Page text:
Psychoanalytic treatment is based on the idea that people are motivated by unconscious wishes, conflicts, and desires that are often either completely unrecognized or artfully denied. While we generally like to see ourselves as in charge of our lives, experience often confronts us with the fact that creating what we want for ourselves is not always a straight forward experience. In fact, sometimes it can feel like a tremendous struggle or even a seeming impossibility. People often come to see me with a sense that they are getting in their own way and putting elaborate obstacles in the way of the very things they most want.
It was this type of repetitive, chronic self-sabotage that Freud pointed to as a clear example of deep-seated conflicts located in the unconscious. While more common forms of psychotherapy work hard to help people alleviate the symptoms of depression, anxiety and chronic despair, what psychoanalysis has discovered is that it is only when the deeper sources of these underlying conflicts are made conscious and emotionally available that true, permanent change can take hold.
One aspect unique to psychoanalytic treatment is the importance placed on listening deeply. This listening can focus on many things; stories, fantasies, dreams, complaints, and upsets. But also, and perhaps most importantly, this listening and responding is brought directly into the ebb and flow of the experience of the relationship between analyst and the patient. One reason this has been found to be helpful is that unconscious conflicts and traumas most often express themselves through interpersonal experience. By paying close attention to the interpersonal interactions in the patient’s life, these stuck areas of the psyche begin to make themselves known in ways which allow them to be slowly understood by the analyst and the patient. By creating an opportunity for our unconscious motivations to become known, psychoanalytic work can strengthen our sense of resolve and purpose in life by freeing up obstacles to self-expression and creativity. This positive change can happen in part because the energy which had been used to protect a person from what was unconsciously dangerous can now be put toward furthering creative expression, rather than fighting against its expression.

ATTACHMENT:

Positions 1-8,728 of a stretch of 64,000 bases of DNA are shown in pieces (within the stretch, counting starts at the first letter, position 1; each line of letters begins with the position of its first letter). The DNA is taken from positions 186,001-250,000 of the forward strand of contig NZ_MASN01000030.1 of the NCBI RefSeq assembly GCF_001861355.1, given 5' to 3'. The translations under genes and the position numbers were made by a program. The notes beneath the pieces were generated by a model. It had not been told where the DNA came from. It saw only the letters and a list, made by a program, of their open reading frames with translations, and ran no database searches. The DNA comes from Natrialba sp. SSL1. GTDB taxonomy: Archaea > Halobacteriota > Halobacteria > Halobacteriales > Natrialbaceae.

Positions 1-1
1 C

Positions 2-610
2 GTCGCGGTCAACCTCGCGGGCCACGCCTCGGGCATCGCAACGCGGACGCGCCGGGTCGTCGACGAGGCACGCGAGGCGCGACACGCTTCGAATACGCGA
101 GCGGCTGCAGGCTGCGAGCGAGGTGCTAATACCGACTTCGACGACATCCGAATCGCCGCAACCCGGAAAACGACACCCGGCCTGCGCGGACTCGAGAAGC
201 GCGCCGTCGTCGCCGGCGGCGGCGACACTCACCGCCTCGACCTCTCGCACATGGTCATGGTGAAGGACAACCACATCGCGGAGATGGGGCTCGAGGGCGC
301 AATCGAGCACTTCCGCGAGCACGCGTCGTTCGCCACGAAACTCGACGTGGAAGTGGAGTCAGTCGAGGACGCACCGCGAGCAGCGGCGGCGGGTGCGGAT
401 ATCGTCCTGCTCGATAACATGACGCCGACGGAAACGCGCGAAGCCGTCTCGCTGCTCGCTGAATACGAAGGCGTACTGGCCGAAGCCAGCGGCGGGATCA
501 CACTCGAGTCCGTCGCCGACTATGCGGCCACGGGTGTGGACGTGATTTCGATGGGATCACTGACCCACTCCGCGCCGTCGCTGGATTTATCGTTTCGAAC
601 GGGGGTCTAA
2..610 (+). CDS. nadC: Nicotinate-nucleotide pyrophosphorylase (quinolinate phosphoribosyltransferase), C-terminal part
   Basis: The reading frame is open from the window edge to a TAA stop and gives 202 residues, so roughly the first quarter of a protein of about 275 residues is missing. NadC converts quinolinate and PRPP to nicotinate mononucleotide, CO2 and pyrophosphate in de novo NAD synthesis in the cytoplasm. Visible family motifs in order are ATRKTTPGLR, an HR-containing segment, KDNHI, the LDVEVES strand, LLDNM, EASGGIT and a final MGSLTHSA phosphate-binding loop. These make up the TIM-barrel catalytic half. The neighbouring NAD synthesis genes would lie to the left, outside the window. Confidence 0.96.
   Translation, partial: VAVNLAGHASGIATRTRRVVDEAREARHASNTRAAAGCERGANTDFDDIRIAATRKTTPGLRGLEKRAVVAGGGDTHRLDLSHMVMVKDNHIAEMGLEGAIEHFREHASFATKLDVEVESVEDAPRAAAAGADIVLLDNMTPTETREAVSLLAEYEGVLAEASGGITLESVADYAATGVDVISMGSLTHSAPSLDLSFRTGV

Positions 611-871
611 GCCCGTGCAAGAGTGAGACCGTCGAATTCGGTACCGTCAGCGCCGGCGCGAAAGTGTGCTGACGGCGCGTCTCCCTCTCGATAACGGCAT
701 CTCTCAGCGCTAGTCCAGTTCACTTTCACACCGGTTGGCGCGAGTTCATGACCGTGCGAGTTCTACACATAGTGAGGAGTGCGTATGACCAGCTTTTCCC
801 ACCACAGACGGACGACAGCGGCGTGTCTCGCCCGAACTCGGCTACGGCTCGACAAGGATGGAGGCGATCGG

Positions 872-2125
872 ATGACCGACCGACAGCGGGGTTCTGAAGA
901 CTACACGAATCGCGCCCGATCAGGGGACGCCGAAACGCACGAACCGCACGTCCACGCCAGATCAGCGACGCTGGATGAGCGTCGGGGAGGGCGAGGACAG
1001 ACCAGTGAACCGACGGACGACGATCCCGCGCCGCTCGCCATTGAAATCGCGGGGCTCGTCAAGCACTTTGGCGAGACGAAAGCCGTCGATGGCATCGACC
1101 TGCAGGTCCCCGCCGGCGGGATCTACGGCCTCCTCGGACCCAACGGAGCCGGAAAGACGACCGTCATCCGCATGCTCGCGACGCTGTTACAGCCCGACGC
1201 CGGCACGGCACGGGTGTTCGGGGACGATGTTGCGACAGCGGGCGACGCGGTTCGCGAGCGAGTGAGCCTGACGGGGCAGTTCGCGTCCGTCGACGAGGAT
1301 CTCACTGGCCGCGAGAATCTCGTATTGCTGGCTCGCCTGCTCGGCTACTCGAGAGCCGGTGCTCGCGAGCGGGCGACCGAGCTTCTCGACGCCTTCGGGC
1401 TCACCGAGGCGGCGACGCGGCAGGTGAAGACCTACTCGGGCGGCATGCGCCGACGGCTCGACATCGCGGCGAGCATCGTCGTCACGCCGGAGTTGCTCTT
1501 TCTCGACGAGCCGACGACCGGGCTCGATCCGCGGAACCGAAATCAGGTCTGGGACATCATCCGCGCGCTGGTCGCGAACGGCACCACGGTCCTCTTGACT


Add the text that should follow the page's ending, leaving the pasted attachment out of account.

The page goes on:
Along with unconscious conflict, traumatic experience often holds people back from greater satisfaction in life. These traumatic experiences are held in quiet, closed off corners of the mind and often don’t respond well to treatments which use more cognitive or rational therapeutic interventions. A traumatic experience can stay hidden for years, unaffected by the normal course of daily life. The emotional challenge, intimacy, and safety created by the relationship with the analyst can often open up these closed off areas so that these previously unavailable experiences can become conscious and available for thoughtful reflection and ultimately integration into one’s identity. While other forms of therapy can sometimes gain access to these walled off traumatized areas, they largely lack the ability to help integrate traumatic experiences into symbolic forms that the mind can make use of for further growth. Analytic work is unique in its capacity to help more fully integrate traumatic experience, and while this work is often delicate, time-consuming and emotionally challenging, the results can be profoundly healing and permanent.
Working with an analyst in psychoanalysis or psychoanalytic psychotherapy can give you a new experience of yourself as you find new avenues for expression and emotional growth in the open communication that takes place in the analytic relationship. This experience can open connections to parts of your previously unknown inner world, a connection that promotes the development and maturing of those parts of you that need it most.
Greater self-awareness is also often an outcome of this work and it is this type of growth which leads to a greater self-confidence to pursue one’s own goals. It has been shown in many studies that the positive effects of this type of therapeutic work lasts and lead to an ongoing cycle of growth, long after the work with the analyst is finished.